The Dark Power . . . ARF! . . . of Cheap Tricks
I recall an event, a long time ago, when I was feeling a bit blue. At the suggestion of a friend, I made what is sometimes referred to as a gratitude list. He promised me that this had helped him and that it was his regular practice.
At his direction, I itemized all of the positive things I had in life and taped it to my computer monitor. I looked at it. I read a few of the items listed. About halfway down the list, a sudden feeling of well-being came over me. It was like a wave. Things were not so bad after all. Nothing had changed, but I felt relieved. I went about my business happy as a lark.
About an hour later I felt terrible again. So I went back to the list—read it once more. Again, I got a little uplift. It was as if I had taken a shot of brandy.
Then it struck me. And I’m sure it has you, too, now as you read this. Holy moly! Anything that causes one suffering from anxiety, depression, or fear to feel better without them becoming better, eventually causes them to become worse. It’s a fleeting fix . . . a coverup . . . a placebo.
A gratitude list is dope. It’s a psychotropic substance by its nature. Delivered via paper and ink rather than injected or smoked, it is tantamount to writing a prescription for one’s own antidepressant medication. Writing it, reading it gives one a fat dose of dopamine to anesthetize the pain of a disturbed conscience, just as surely as does any intoxicating substance or behavior.
Such self-indulgence seems noble since it is apparently substance-free. And if you ask your “Self,” It will agree. At least you’re not drinking or drugging. But make no mistake . . . it’s dope. It’s artificial—hypnotic and addicting, too. Using it will get you high while fixing . . . absolutely nothing.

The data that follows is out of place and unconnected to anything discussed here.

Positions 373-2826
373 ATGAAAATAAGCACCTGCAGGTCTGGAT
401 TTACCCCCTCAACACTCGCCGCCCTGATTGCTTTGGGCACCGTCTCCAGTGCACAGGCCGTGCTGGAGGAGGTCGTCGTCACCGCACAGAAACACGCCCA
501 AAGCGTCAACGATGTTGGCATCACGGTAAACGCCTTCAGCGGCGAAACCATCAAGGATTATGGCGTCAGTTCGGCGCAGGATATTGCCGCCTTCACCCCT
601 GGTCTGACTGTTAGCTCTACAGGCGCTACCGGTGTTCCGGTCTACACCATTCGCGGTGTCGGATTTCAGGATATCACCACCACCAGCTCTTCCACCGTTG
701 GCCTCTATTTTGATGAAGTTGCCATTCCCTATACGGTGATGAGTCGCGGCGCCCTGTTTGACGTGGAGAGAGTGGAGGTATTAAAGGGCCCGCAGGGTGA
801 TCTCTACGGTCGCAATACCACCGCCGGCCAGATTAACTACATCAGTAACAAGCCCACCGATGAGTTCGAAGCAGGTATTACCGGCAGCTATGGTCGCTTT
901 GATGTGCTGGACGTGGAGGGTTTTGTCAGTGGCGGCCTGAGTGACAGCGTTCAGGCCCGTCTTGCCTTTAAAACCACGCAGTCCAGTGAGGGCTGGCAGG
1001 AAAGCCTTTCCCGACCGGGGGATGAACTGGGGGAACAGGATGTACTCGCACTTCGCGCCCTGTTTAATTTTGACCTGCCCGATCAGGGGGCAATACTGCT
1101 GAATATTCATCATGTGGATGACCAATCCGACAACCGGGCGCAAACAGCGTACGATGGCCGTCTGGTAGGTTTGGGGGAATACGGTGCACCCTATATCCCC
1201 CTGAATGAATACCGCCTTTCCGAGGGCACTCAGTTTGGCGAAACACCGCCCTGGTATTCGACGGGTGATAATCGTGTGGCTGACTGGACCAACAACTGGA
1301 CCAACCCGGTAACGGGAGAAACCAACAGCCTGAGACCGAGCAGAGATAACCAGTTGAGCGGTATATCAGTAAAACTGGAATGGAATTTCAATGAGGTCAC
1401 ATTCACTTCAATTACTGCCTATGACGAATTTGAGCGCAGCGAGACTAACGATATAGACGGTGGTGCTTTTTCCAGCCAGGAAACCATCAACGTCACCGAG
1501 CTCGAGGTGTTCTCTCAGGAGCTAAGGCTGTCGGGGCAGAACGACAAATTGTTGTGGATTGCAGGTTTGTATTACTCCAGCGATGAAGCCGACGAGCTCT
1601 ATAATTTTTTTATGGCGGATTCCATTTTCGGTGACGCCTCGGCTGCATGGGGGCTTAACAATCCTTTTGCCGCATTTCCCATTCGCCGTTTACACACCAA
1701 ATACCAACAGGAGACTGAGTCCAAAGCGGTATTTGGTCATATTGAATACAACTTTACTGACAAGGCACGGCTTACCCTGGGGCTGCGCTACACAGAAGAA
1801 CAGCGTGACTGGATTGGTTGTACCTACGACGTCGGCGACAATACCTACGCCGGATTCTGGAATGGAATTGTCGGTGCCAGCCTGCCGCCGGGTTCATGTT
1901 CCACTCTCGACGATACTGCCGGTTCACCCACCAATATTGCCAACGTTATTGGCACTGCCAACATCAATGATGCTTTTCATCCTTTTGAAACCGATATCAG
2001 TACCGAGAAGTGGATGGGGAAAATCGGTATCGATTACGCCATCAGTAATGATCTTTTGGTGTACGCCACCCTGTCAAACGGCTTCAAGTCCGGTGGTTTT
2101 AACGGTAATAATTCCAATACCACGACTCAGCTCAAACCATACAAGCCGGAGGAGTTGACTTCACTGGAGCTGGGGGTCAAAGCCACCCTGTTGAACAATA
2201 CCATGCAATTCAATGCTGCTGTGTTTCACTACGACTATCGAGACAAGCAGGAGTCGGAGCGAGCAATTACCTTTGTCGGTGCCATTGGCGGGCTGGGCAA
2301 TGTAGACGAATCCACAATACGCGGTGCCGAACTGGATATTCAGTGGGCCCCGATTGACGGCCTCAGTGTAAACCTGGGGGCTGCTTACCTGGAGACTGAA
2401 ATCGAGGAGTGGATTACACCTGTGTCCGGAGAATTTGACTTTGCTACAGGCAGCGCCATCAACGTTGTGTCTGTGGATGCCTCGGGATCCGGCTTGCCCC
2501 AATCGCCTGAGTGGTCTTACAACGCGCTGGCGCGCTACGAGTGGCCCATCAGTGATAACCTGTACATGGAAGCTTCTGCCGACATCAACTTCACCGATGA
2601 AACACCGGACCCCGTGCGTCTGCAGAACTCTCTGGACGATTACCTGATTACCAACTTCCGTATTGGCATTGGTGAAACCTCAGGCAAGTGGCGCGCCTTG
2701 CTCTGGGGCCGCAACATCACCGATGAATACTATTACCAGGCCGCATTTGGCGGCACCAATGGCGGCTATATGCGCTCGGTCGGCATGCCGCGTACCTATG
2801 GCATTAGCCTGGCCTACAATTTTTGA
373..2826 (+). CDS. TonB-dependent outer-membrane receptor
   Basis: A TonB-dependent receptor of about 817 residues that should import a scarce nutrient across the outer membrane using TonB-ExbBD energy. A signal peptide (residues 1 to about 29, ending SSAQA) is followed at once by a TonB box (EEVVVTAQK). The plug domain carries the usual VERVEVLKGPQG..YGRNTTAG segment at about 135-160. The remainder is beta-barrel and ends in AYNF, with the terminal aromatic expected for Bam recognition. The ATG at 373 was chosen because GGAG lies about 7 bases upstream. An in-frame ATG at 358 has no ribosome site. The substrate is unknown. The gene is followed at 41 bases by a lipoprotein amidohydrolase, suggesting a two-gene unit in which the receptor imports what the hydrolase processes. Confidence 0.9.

The need to draw up gratitude lists, take a drink, or seek approval indicates an individual still bonded to a lower Self, who’s not free of anger and still subject to resentfulness. Cheap tricks to raise self-esteem only impede progress toward freedom.
They keep the desperate person spiritually ill and feeling miserable until the next fix comes along—another list or some other trick. I woke up from the experience to realize what I had done. I felt shame.
My friend was certainly well-meaning. He had been sober for many decades. In fact, he was one of the original old-time AA pioneers in New England. (I learned later that others in the recovery fellowship had shown him this little ‘device’.) But he had become hooked on cheap tricks like this one. George has been dead for a long time now, but then, for me, this was a lesson learned that I’ve never forgotten.
It’s good to be free and to have natural gratitude . . . a joy for life that isn’t reliant on doing things to earn treats. I am not a puppy and God is not a dog trainer. He’s a Father who disciplines with love, not biscuits. Sometimes it is uncomfortable. Intuitive correction is that way. But it is love never-the-less, surely forgiving even if at times painful.
I’ve never done anything like that since. I haven’t had to either. I don’t ever seek relief from the temptation to judge myself or others. I just watch the temptation, observing all emotion as it crops up . . . the good, the bad, and the ugly, too. They pass and I remain unscathed.
I have never been angry, fearful, depressed, or anxious since. You can live this way, too.
The solution to depression, the major kind as well as the seasonal or situational kind, lies with conscious awareness, not coverups or artificial means that modify feelings but do not address the cause.
Share this blog article with your friends!
Every Monday Night
Get the best blog articles and exclusive content directly in your inbox